Constantly Spinning Dials Replace Hands on This Sleek Minimal Watch

Ressence is following up on its mesmerizing Type 3 watch—which replaced hands and other visible mechanisms with a series of perpetually spinning dials trapped under a curved water-filled sapphire dome—with the new Type 1 that somehow manages to be even more minimal than last year's model.

The watch's unique approach to displaying the time is still there, providing an endless parade of spinning dials that still make it relatively easy to read even at a quick glance. But the Type 1's gently-curved sapphire crystal now curves and connects directly to the watch's face, eliminating an extra ring of numbers around the circumference.

You can still expect to pay somewhere around $30,000 for the new piece—given that's what the original sold for—but the refinements made for the Type 1 help to further accentuate the simplicity that inspired this unique take on mechanical watches. [Ressence via Time and Watches]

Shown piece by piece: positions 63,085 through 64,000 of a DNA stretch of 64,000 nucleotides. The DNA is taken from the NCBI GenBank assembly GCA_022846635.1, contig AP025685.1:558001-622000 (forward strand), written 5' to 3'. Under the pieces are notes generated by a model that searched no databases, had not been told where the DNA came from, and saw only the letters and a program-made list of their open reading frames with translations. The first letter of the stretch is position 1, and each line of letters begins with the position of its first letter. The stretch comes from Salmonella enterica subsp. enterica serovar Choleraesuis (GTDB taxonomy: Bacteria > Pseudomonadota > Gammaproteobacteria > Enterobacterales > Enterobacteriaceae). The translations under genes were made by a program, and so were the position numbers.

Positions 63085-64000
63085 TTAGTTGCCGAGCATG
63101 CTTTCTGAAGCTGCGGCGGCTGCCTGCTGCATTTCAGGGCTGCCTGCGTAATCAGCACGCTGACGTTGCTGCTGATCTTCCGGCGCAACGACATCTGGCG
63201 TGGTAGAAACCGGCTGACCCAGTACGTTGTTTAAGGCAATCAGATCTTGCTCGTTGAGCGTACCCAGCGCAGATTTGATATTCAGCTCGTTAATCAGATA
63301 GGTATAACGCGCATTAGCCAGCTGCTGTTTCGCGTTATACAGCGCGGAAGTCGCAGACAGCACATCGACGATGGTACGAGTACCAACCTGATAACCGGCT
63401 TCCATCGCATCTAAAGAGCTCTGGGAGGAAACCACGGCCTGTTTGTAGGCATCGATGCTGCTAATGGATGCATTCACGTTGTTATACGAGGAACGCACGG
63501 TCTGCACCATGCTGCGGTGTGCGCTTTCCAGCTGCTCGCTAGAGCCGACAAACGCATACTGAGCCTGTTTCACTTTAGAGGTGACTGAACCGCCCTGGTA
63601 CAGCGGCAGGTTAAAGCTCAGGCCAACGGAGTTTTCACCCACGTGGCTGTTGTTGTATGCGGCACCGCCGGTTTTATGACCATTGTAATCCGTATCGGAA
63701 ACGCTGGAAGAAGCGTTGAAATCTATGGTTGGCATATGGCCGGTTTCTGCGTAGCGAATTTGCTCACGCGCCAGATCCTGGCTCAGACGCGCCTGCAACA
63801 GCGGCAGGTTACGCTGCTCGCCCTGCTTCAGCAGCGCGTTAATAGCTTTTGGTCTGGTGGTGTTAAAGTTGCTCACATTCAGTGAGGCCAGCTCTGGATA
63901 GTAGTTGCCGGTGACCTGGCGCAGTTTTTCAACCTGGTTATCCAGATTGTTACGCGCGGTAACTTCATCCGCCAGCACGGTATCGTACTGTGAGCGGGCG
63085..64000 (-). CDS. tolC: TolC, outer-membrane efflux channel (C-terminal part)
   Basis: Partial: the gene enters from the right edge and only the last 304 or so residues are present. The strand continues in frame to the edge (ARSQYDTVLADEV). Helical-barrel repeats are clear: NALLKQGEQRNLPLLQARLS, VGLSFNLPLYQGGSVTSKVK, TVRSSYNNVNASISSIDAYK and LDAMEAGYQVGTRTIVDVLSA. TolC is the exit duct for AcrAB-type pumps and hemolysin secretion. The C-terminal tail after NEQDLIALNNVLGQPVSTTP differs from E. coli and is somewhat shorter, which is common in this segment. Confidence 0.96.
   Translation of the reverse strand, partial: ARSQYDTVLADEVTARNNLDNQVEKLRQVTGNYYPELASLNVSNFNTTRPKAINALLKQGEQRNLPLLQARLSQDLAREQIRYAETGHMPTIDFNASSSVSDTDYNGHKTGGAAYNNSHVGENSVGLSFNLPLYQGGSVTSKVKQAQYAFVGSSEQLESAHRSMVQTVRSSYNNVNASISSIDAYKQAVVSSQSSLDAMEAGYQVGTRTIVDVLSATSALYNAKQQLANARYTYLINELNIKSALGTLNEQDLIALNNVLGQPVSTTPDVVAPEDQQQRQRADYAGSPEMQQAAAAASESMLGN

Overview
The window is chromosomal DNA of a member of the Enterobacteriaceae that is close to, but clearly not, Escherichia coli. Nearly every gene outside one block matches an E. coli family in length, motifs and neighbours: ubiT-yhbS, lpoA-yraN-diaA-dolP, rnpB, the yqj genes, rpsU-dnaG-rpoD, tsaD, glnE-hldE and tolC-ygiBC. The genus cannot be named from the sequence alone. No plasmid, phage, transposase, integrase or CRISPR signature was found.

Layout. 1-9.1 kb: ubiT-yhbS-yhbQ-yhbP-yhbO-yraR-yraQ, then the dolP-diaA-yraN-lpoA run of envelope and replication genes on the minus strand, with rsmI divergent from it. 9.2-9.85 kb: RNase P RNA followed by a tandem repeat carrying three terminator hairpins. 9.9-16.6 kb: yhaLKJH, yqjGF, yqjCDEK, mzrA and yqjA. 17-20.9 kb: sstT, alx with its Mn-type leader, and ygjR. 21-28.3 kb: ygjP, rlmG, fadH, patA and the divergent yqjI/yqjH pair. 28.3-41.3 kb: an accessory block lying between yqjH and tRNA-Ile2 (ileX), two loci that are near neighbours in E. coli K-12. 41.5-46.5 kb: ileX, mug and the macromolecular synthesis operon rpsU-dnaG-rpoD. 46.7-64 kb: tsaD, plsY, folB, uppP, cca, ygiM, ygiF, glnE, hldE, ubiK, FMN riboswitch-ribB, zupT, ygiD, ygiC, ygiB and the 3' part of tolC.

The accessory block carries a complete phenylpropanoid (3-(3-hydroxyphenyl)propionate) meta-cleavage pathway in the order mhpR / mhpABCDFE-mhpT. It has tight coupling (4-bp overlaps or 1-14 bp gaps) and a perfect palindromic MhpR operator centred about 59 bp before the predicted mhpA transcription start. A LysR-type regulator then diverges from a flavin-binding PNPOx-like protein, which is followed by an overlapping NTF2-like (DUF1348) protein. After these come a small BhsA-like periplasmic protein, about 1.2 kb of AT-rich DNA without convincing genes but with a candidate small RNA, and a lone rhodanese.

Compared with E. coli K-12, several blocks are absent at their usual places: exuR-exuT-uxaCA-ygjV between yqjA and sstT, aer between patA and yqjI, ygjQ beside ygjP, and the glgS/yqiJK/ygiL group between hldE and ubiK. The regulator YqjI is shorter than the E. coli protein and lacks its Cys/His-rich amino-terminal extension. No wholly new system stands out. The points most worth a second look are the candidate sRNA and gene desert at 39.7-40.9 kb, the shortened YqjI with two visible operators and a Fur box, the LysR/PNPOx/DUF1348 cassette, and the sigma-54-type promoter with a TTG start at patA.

This Water-Filled Watch Mesmerizes With a Face Full Of Spinning Dials

It's hard to innovate on a design as iconic as a classic analog watch face. But Ressence has done just that with its new Type 3 that replaces moving hands with a collection of flush mounted dials that all spin in perfect synchronization to display the time. It's almost like having a three ring circus strapped to your wrist, you never know where to look.

In fact, when you first see the watch in motion—or one of its predecessors as demonstrated in this clip—it's utterly confusing. But when you realize the painted hands indicating the hours, minutes, and seconds always point in the same direction as they would on a traditional watch, you learn to decode the time very quickly.

But that's not the Type 3's only claim to fame. The area between the sapphire and the watch's flat face is completely filled with water which not only magnifies the markings and dials, it also creates an optical illusion that everything is gently curved away from the center, when in reality it's perfectly flat. To own one you'll have to cough up some $30,000, but if you're the type who's completely mesmerized by the complex workings of an analog watch, this should provide endless hours of fascination for you. Oh, and it also tells time.


[Ressence via Hodinkee]